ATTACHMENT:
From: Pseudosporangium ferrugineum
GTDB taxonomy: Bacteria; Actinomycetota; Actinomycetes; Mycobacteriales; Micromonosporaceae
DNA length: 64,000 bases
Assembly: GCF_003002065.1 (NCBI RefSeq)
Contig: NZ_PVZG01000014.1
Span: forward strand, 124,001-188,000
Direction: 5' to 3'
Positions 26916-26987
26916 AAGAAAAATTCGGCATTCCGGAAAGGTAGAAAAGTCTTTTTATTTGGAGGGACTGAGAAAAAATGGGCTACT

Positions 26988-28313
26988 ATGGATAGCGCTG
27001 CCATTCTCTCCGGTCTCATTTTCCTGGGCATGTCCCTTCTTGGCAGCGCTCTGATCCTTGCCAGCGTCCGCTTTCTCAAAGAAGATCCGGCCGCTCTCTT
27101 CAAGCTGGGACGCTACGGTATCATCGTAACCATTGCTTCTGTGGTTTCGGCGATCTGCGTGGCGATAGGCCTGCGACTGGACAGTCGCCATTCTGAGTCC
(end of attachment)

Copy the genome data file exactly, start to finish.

From: Pseudosporangium ferrugineum
GTDB taxonomy: Bacteria; Actinomycetota; Actinomycetes; Mycobacteriales; Micromonosporaceae
DNA length: 64,000 bases
Assembly: GCF_003002065.1 (NCBI RefSeq)
Contig: NZ_PVZG01000014.1
Span: forward strand, 124,001-188,000
Direction: 5' to 3'
Positions 26916-26987
26916 AAGAAAAATTCGGCATTCCGGAAAGGTAGAAAAGTCTTTTTATTTGGAGGGACTGAGAAAAAATGGGCTACT

Positions 26988-28313
26988 ATGGATAGCGCTG
27001 CCATTCTCTCCGGTCTCATTTTCCTGGGCATGTCCCTTCTTGGCAGCGCTCTGATCCTTGCCAGCGTCCGCTTTCTCAAAGAAGATCCGGCCGCTCTCTT
27101 CAAGCTGGGACGCTACGGTATCATCGTAACCATTGCTTCTGTGGTTTCGGCGATCTGCGTGGCGATAGGCCTGCGACTGGACAGTCGCCATTCTGAGTCC